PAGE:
The Kentucky Claims Commission (“Commission”) recently held that tax credits awarded under Section 42 of the Internal Revenue Code (“IRC”) must be excluded from the value of a low-income housing tax credit (“LIHTC”) apartment complex.1 The property at issue in the appeal, known as the Buffalo School Apartments, is an adaptive reuse of an historic school into 19 units of affordable housing for senior citizens in LaRue County. The LaRue County Property Valuation Administrator (“PVA”) assessed the property at a value of $2,671,454 for tax year 2016. Upon the appeal of the taxpayer, the local board of assessment appeals lowered the assessment to a value of $1,323,936. The taxpayer appealed the decision of the local board to the Commission, and the PVA filed a cross-appeal.
The objective of the LIHTC program is to facilitate the construction of affordable housing through the issuance of tax credits, which are used by private investors to offset their income. Pursuant to IRC § 42, each state receives an allocation of tax credits based on its population. The Kentucky Housing Corporation (“KHC”) is responsible for administering the LIHTC program in Kentucky. Developers of LIHTC properties compete for tax credits awarded through the KHC. The tax credits are then sold to private investors, and the revenue generated by the sale of the tax credits provides the capital to build LIHTC properties. The tax credits are utilized by investors to offset their taxable income over a 10-year period.
In exchange for the tax credits, LIHTC properties in Kentucky are required to be operated in accordance with rent and income restrictions for a period of 30 years. The residents of Buffalo School Apartments are restricted to incomes not to exceed 60% of area median income, and the rent charged for the dwelling units is restricted to 50% of area median market rents. The rent and income restrictions are recorded in a restrictive covenant placed on the deed to the property. Thus, any prospective purchaser of the property is also subject to these restrictions.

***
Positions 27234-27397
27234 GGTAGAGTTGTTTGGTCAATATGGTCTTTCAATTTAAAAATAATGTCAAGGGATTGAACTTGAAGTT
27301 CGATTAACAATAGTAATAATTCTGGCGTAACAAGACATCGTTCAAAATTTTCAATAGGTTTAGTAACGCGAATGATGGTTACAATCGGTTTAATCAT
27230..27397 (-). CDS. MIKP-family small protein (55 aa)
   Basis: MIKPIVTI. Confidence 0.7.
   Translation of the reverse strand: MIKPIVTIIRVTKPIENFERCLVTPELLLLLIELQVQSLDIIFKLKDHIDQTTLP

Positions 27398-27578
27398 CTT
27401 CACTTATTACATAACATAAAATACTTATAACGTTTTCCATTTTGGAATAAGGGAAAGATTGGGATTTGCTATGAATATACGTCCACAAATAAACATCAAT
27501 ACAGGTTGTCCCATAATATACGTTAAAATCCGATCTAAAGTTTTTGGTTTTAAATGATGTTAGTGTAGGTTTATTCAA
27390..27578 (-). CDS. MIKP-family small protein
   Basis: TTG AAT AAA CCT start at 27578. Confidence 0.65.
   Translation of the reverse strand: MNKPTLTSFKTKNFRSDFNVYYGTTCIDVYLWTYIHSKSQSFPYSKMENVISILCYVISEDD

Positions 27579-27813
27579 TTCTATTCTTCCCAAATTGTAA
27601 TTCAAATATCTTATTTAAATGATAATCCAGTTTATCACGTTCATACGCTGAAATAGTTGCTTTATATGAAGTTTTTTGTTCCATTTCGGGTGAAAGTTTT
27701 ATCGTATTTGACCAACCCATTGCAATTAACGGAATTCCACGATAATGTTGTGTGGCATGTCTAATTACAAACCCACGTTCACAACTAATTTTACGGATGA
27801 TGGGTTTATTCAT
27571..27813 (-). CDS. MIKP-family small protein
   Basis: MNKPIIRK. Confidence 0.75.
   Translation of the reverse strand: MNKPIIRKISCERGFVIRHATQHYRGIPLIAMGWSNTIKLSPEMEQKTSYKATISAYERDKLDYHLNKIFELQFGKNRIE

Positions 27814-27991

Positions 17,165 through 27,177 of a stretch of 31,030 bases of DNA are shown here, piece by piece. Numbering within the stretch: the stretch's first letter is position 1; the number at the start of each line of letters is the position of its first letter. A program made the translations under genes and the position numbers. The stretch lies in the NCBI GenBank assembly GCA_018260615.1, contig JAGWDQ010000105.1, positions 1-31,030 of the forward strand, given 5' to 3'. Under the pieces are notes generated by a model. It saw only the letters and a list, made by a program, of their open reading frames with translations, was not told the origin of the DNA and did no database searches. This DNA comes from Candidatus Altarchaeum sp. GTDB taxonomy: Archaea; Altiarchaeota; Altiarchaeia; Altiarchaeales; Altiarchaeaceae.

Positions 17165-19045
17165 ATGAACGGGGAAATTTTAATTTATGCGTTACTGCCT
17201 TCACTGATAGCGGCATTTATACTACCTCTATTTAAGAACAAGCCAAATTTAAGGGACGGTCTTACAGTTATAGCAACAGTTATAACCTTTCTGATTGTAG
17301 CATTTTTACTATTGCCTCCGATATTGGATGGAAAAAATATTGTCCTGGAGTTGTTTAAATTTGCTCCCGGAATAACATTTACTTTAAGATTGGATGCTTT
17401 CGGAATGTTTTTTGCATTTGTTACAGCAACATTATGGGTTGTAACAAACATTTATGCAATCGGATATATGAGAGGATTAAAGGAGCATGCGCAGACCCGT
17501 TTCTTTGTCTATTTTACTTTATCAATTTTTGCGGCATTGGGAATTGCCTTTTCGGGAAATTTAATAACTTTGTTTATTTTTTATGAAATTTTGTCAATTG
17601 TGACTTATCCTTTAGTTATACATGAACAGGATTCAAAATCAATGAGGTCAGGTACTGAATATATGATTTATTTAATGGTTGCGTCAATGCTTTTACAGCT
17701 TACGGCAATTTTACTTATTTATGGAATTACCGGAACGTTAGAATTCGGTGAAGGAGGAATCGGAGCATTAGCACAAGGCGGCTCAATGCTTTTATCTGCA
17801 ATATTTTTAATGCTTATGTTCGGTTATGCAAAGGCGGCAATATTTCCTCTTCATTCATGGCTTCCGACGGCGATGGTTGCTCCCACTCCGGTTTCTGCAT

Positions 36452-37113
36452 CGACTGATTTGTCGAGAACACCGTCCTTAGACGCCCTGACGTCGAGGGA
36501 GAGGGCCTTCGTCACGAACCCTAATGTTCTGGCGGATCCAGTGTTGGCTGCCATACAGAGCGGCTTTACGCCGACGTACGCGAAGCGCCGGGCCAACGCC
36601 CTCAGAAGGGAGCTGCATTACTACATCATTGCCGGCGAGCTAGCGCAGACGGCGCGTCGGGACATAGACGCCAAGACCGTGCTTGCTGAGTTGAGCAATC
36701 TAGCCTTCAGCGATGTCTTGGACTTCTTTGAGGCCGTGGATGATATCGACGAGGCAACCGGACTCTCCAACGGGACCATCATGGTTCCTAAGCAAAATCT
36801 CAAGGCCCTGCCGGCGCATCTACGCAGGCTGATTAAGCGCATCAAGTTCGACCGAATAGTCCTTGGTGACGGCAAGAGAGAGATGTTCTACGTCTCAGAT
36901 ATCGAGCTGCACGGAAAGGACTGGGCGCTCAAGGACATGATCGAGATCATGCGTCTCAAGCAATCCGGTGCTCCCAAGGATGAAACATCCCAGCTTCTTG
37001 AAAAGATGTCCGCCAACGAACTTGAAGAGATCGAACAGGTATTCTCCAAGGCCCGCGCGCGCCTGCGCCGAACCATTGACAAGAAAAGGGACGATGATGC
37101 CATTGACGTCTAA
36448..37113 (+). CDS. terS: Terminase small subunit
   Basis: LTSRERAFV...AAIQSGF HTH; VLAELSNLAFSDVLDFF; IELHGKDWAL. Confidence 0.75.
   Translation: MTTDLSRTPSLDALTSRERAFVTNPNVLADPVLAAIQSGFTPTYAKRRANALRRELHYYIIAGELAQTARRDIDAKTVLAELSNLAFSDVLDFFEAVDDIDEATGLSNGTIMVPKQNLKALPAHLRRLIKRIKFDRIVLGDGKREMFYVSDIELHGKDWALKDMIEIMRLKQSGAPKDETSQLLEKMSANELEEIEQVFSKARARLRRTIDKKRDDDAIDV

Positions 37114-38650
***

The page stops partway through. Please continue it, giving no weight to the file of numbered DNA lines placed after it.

The primary point of contention between the taxpayer and the PVA was whether the value of the tax credits should be excluded from the value of the real property. The taxpayer presented an appraisal report prepared by an MAI certified appraiser. The appraiser testified that the property should be valued at no more than $230,000 using the income approach to valuation, which takes into account the restricted rents and higher expenses of LIHTC properties. The appraiser also testified that the tax credits should be excluded from the property’s value because they are separate from the market value of the real estate.
Following the hearing, the Commission’s hearing officer issued a Recommended Order finding in favor of the taxpayer and setting the value of the property at $230,000. In a Final Order issued July 6, 2017, the Commission adopted the hearing officer’s Recommended Order. The Commission relied upon the appraiser’s testimony and Kentucky case law holding that the value of the tax credits should be excluded from the value of the real property. The Commission also held that the tax credits are intangible property, which is exempt from state and local property tax pursuant to KRS § 132.208.
The authors’ firm represents the taxpayer in this case.